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Massachusetts Water Resources Authority



The following is a transcript of MWRA's December 1, 2005 testimony before the Boston City Council Committee on Health and Human Services.

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December 1, 2005

Thank you for invitation to testify here today. My name is Stephen Estes-Smargiassi and I am Director of Planning at the MWRA. I have been involved in MWRA’s efforts to deal with the issues of lead in water since 1993. With me today are Tiffany Tran, the Design Manager for our corrosion control facilities, and Joshua Das, MWRA’s Project Manager for Public Health issues.

MWRA is the wholesale water provider to the Boston Water and Sewer Commission. We supply and treat the water, and sell it to BWSC through a series of master meters. BWSC distributes the water to individual properties.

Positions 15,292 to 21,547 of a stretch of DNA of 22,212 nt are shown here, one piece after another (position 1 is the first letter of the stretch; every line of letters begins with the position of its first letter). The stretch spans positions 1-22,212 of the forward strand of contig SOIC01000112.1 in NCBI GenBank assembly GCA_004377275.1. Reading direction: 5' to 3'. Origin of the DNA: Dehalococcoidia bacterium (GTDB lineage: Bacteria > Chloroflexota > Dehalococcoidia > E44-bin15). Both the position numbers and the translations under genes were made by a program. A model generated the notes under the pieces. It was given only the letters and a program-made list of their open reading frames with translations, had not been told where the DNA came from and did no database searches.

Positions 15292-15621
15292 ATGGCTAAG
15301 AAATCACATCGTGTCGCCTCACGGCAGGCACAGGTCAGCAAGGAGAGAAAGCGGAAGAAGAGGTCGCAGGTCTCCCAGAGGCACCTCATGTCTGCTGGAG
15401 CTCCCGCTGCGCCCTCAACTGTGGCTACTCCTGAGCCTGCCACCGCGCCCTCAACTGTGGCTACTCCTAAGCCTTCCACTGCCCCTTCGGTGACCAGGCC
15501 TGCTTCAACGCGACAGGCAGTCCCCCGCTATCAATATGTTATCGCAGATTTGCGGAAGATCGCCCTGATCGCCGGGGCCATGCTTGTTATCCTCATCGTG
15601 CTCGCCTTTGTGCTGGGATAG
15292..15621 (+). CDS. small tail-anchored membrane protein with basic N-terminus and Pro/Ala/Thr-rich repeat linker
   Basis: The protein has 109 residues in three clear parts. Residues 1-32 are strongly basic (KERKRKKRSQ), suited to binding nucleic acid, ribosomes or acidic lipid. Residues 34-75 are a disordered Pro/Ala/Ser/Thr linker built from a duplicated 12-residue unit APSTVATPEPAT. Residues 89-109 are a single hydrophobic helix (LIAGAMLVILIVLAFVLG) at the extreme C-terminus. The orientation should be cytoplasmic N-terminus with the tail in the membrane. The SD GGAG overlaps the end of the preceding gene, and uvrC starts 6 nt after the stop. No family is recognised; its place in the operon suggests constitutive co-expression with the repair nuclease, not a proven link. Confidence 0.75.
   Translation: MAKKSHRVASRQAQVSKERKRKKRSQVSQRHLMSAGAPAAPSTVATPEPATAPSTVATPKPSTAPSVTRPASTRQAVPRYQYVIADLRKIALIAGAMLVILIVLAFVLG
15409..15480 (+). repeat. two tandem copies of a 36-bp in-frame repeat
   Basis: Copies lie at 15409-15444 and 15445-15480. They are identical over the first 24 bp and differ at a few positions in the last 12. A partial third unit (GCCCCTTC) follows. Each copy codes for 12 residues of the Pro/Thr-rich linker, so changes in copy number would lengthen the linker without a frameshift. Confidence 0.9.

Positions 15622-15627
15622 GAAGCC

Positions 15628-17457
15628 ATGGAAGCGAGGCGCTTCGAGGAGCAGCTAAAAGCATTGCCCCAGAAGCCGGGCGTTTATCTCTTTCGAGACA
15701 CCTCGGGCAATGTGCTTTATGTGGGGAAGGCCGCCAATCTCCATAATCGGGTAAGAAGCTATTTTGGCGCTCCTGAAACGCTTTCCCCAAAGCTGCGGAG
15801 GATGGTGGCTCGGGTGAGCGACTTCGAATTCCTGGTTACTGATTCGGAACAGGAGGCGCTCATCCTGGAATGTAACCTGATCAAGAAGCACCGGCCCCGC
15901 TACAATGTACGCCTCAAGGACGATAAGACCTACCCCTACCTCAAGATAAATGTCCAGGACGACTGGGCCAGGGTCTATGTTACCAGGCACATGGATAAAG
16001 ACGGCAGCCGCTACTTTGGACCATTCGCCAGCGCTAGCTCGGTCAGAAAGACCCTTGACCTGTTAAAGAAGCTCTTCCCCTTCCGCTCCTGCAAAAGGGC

The issues surrounding lead in drinking water have been a priority for MWRA since the federal Safe Drinking Water Act first began to require lead sampling in 1991. And MWRA and our community partners have worked diligently since then to reduce any risks from home plumbing containing lead.

EPA’s Lead and Copper Rule which is one part of the Safe Drinking Water Act requires that water systems sample for lead in certain homes, and depending on the results, provide corrosion control treatment to reduce the leaching of lead from home plumbing. In addition, water systems may be required to undertake education efforts to inform their customers about lead, and to remove any lead service lines which may still exist.

MWRA and its community partners, like BWSC, have done all this, and the test results are showing good progress.